Quattro Rally Car Update: Door Cards, Foot Rests and Mud Flaps

Posted on 29 Apr 12:24
Solid modeling was the major CAD advancement made in the 1980s. Significant software offerings included the well-known 2D system known as “AutoCAD.” We’ve been doing a lot of Auto-CAD ourselves lately but the more grassroots Cardboard Aided Design versus the Computer Aided Design you might be more familiar with. Most of what we are cadding is to make templates for a bunch of parts we need to fabricate most of which involve welding.

We started with the simple stuff; the foot rests. Yes, you can buy generic ones which work just fine but, you know, we saw that Group B restoration build and now we want those, or as near as we can “reasonably” make.

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And the driver’s dead pedal:

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We may yet find something from Rennline’s catalog that’s fits the bill. For instance, this is our Rennline 911 footrest. Pretty close, eh?

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Regardless, we’ll need a bracket. So we made a template:

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Creature comforts next. Door cards.

Unfortunately, there are no real precedents for door cards for a Group B Quattro as they used molded Kevlar doors that were essentially hollowed out. We’re not doing that. So, what to do? Fortunately, the stock Quattro door is pretty flat, apart from a small gap we made a patch panel for, so it looks like a flat panel of some sort will attach easily enough. We just have to come up with a shape, a material, some way to attach them and cut outs for door handles, window winders and door pulls. How hard could it be?

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First we covered one door in masking tape. Then we drew around the periphery with a Sharpie and marked all the holes. Next, after a mug of proper tea and some Hobnobs to steady our nerves, we carefully peeled it off the door and stuck it onto a sheet of corrugated cardboard scavenged from a Corbeau seat box. Yep, same as our skid plate. Good stuff.

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Then cut it out and cut it up.

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Surprisingly, it actually fit so we dug out the door handle bezels and temporary held it in place with some M8 bolts pushed into the original plastic fasteners that miraculously are still mostly present. Just needs some sort of door pull. We’ll get back to you on that.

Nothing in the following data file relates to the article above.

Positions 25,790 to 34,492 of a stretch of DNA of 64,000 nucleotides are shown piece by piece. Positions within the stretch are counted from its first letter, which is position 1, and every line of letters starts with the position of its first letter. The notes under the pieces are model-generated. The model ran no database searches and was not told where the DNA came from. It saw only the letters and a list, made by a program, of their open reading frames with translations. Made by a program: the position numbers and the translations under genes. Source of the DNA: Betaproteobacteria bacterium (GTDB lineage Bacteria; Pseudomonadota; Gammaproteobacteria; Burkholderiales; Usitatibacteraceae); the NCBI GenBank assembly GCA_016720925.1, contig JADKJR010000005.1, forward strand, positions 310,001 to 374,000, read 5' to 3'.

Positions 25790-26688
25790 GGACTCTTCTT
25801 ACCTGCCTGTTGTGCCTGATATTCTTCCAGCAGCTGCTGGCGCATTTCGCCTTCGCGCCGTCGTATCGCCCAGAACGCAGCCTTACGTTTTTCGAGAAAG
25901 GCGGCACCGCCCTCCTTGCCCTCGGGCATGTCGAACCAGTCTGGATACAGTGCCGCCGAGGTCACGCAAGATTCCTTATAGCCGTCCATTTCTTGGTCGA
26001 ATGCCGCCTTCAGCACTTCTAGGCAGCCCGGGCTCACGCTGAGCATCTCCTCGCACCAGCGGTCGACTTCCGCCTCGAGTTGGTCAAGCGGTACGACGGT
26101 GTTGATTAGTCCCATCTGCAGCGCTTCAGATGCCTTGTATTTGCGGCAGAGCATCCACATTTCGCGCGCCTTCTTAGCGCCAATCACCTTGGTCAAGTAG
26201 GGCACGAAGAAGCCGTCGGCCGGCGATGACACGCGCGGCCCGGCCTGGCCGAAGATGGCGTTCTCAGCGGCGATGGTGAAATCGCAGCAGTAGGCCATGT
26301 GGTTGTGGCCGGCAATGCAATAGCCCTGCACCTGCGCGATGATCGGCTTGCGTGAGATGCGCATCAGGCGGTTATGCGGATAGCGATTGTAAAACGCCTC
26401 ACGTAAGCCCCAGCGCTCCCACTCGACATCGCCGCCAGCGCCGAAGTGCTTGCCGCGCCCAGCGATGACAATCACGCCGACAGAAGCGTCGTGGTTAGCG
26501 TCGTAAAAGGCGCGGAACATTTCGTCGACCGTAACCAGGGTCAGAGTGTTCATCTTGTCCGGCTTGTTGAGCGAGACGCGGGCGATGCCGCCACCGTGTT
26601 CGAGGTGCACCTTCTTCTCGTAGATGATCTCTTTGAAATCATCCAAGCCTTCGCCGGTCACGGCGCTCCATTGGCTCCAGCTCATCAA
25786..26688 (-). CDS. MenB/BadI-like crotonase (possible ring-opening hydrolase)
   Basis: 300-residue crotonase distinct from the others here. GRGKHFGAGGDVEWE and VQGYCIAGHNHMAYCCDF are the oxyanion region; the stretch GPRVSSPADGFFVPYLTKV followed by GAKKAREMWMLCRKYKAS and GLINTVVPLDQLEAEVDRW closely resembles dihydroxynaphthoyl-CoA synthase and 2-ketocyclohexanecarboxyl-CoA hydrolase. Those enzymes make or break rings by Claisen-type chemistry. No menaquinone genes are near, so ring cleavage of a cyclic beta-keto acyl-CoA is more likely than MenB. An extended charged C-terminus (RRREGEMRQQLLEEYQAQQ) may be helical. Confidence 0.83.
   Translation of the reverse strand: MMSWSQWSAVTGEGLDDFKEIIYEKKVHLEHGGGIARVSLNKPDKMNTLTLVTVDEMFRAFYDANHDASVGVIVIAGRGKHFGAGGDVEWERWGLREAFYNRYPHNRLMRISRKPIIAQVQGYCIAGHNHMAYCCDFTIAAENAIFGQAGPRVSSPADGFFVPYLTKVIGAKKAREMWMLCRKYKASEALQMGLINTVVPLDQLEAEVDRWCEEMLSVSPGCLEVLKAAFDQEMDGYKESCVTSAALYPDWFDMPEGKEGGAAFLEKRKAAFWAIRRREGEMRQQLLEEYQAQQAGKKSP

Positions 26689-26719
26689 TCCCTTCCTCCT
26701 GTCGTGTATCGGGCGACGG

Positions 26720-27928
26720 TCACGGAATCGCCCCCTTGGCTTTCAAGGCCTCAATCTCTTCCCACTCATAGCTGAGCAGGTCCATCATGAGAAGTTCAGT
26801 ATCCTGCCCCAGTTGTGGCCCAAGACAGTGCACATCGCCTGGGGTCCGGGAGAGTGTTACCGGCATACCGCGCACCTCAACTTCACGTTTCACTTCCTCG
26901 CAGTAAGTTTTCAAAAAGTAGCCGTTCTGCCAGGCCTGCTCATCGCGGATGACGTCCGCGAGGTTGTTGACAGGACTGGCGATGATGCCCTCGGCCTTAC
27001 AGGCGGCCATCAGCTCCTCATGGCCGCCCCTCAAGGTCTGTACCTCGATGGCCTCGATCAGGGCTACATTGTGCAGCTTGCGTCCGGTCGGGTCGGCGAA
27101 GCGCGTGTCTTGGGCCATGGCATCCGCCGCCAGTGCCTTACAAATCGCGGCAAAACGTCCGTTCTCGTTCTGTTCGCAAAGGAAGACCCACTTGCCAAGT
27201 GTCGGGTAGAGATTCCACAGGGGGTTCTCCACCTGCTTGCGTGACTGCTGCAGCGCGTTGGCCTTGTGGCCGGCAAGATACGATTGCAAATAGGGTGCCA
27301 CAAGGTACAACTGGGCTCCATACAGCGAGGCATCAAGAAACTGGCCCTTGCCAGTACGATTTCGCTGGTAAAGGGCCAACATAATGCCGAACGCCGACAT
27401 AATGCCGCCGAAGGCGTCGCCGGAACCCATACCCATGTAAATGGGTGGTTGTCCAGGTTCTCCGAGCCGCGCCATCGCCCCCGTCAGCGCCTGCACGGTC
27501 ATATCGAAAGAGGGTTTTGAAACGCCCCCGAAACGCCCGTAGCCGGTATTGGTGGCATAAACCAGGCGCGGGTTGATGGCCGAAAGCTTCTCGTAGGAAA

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Now full of confidence with our auto-CAD prowess we decided to take on a much more challenging project: Mud flaps! You’re probably thinking “who welds on their mud flaps?”. Well, not us, but the ones on our role model had quite substantial brackets welded to the body and we thought we could mimic those pretty closely. Plus, brackets!

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The fronts seemed the most straightforward so we started there. Break out the template gauge.

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Fortunately, the car sits very level on its pin stands thanks to TRF, so we just used a small spirit level to make sure the bottom of the bracket is level and parallel to the ground. In our experience this is critically important with mud flaps as if they are even slightly off it will ruin the whole look of the car. Rally cars are principally mud flap display devices after all. OK, we may have lost the plot a bit but it makes us happy.

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Now for the tricky bit; the rears. Still easy to keep level but, because they don’t line up with the end of the rocker panel like the fronts, a little harder to keep the same distance from the wheel arch and perpendicular to the centerline of the car. We tried though, really hard

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A bit more profile gauge and scissor action and we had one side done. Unfortunately, both sides are not the same on the rear so we had twice as much work to do at this end of the car.

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Bet you can’t wait to see what other auto cadding shenanigans we get up to next. And what about those door pulls?

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